Japanese industrial giant Hitachi is making a big play for the IoT market, hoping to align its 106-year heritage in operational technology (OT) with its 57 years of information technology (IT).

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Hitachi Limited has more than 900 subsidiaries with expertise and sales teams in a wide range of industries. The company wants to draw on the experience of specific subsidiaries to push into the IoT market. Responsibility for the IoT business belongs to a newly created group called Hitachi Insight Group, headquartered in Santa Clara.

It’s the umbrella group to bring together other Hitachi businesses like Hitachi Data Systems or Hitachi Consulting to work with business units in industry such as rail, energy and manufacturing.


Speaking to media at a Hitachi event in Tokyo last week, Kevin Eggleston, General Manager, Americas, of Hitachi Insight Group, said cheap bandwidth, storage, compute and sensors have lead to the rise in IoT.

“The reason IoT is a thing is because it can be now,” Eggleston said. “It’s just the right time. Everything is sensorised. Compute, data and bandwidth are essentially free and ubiquitous and therefore you are able to connect things and drive insight out of that connectivity and the analytics and data that results from those things.

“We see this as not just a unique opportunity as something that sets us apart but it actually represent a unique obligation that we have in the marketplace because we’ve been doing this for so long — building trains and building energy production facilities and healthcare systems etc. — and we are so significant from an IT perspective, being in the business for almost 60 years, we think it’s a unique obligation to bring those together to solve big problems.”

Using its IoT reference platform called Lumada, Hitachi has several IoT use cases in market:

  • Using sensor data from Caterpillar Marine’s ships to provide predictive maintenance capability. By finding and fixing a faulty fuel injector aboard a supply ship reduced the ship’s fuel consumption by five per cent.
  • Closer to home, Hitachi has deployed sensors on 650,000 power poles in Western Australia which can monitor temperature, detect smoke and vibrations if a vehicle hits the pole. The group is now looking to deploy the solution on trees and lighting in different regions across APAC.
  • Hitachi Rail Europe has a multi-billion dollar 27.5 year contract to carry out the maintenance of ageing stock for Network Rail in the UK. Billed as a service, Hitachi is responsible for the transportation experience and is measured on availability and reliability which is reflected in on-time performance. They are also measured on things like toilets being up and working, accurate displays around next train time, cleanliness and Wi-Fi availability.

When OT meets IT

When asked how the two cultures of IT and OT work together, Eggleston said the key is for the business unit to own the strategy.

“The business unit knows how to run a train. We [Hiatchi Insight Group] don’t know how to run a train. We know how to help them take all the data that’s spinning off a train and run that train more efficiently and provide the rail as a service. So philosophically, business unit is at the front because that’s where the experience is and the industry to keep those things from crashing.”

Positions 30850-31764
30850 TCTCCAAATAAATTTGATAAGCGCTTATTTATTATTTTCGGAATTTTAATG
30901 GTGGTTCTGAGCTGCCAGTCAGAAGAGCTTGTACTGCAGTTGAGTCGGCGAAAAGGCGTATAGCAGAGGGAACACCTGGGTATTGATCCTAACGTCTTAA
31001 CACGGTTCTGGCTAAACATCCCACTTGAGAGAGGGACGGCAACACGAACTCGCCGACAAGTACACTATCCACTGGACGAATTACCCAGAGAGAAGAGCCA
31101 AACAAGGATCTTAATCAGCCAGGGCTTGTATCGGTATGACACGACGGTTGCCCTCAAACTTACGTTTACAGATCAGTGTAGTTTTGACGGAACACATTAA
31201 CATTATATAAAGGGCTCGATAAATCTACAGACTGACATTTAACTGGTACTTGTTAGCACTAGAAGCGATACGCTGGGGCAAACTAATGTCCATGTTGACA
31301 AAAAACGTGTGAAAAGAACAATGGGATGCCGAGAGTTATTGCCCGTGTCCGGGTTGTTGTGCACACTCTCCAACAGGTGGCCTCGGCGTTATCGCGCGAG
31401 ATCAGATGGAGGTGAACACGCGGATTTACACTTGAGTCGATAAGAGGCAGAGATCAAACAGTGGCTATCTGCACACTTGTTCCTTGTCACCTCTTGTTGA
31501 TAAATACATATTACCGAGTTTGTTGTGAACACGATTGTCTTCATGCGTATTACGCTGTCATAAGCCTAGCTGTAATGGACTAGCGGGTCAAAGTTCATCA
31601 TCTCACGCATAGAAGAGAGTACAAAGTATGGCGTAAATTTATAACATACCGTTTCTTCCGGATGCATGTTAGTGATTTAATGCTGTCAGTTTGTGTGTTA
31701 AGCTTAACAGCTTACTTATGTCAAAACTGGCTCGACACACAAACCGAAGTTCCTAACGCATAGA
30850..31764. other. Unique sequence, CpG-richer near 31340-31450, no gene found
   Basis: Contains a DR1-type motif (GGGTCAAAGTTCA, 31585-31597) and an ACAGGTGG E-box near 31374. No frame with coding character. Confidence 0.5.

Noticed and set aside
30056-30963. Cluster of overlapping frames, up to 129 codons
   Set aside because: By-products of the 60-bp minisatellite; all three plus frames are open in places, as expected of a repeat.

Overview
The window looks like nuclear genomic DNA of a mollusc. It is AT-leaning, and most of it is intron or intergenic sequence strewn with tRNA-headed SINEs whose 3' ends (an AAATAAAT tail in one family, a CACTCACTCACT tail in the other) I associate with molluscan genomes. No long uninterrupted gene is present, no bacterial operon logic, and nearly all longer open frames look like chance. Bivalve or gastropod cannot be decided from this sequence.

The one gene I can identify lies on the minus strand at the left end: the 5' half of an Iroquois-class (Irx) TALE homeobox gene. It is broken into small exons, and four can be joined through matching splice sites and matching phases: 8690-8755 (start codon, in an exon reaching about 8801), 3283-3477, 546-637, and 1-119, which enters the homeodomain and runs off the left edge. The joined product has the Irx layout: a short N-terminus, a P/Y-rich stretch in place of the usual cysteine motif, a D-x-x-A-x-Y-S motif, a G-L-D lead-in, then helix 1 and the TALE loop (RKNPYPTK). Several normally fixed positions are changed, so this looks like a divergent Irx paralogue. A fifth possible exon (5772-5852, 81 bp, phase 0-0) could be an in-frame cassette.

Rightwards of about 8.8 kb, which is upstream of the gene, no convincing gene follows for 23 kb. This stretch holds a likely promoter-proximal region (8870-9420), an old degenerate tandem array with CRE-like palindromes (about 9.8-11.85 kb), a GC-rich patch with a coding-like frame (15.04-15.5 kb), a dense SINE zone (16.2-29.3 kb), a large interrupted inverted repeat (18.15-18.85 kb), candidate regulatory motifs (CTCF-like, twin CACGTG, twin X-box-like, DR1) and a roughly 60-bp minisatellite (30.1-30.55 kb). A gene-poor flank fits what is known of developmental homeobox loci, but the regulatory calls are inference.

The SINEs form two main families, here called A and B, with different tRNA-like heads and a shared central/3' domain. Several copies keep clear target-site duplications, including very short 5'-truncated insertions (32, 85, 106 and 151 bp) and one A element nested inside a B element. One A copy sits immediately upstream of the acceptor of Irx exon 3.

Eggleston argued this industry-specific knowledge gives the group an advantage over other players entering the IoT market.

“If you think about most technology companies who are now moving into IoT — that is the future because traditional technology is being commoditised — they don’t know anything about elevators or microgrids and how do to penetrate that [market]. For us we are lucky we are actually in those industries,” Eggleston said.

Next Gen IoT integration

Currently the sensors deployed on trains are there to monitor the train’s performance and help lower maintenance costs by providing a more accurate indication about when parts need to be replaced.

According to Ravi Chalaka, Vice President, Global IoT Marketing, Hitachi Insight Group, the next generation of IoT devices will address how to optimise the travel experience for customers — for example by providing the right number of taxis outside the station.

“The primary focus right now is you’ve got 3000 sensors on a train from head to tail and you’re ensuring you achieve that 100 per cent up-time and safety record. Second is the experience of the customers within the train, and then ultimately the experience of the customer throughout the city,” Chalaka said.

Who owns the data?

Hitachi currently doesn’t generate revenue from selling data it collects, but Eggleston acknowledged the ownership over IoT data is a big question.

“For everybody this is an evolving thing. I think you’ll see from companies like us over time offering Analytics-as-a-Service. There’s no doubt about that because not all clients want to do their own analytics and we’ve got that capability with our data science team around the world. But the data, by and large, I think is always going to be owned by the client.”

The bulk of the data currently collected in industrial uses cases is largely operational and less valuable to a third party, Eggleston said.

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“In the UK rail case, we own all that data because we own the trains. But it’s just the operation of the trains and the ticketing systems and all that. So it’s data we need to effectively run those trains. If they ran those trains it would be their data and we would just be providing the analytics and the insight to make them run more effectively. I think they are typically the models,” Eggleston said.

“It’s valuable to us to maintain a train but I don’t think it [the data] helps a third party as much,” Chalaka added.


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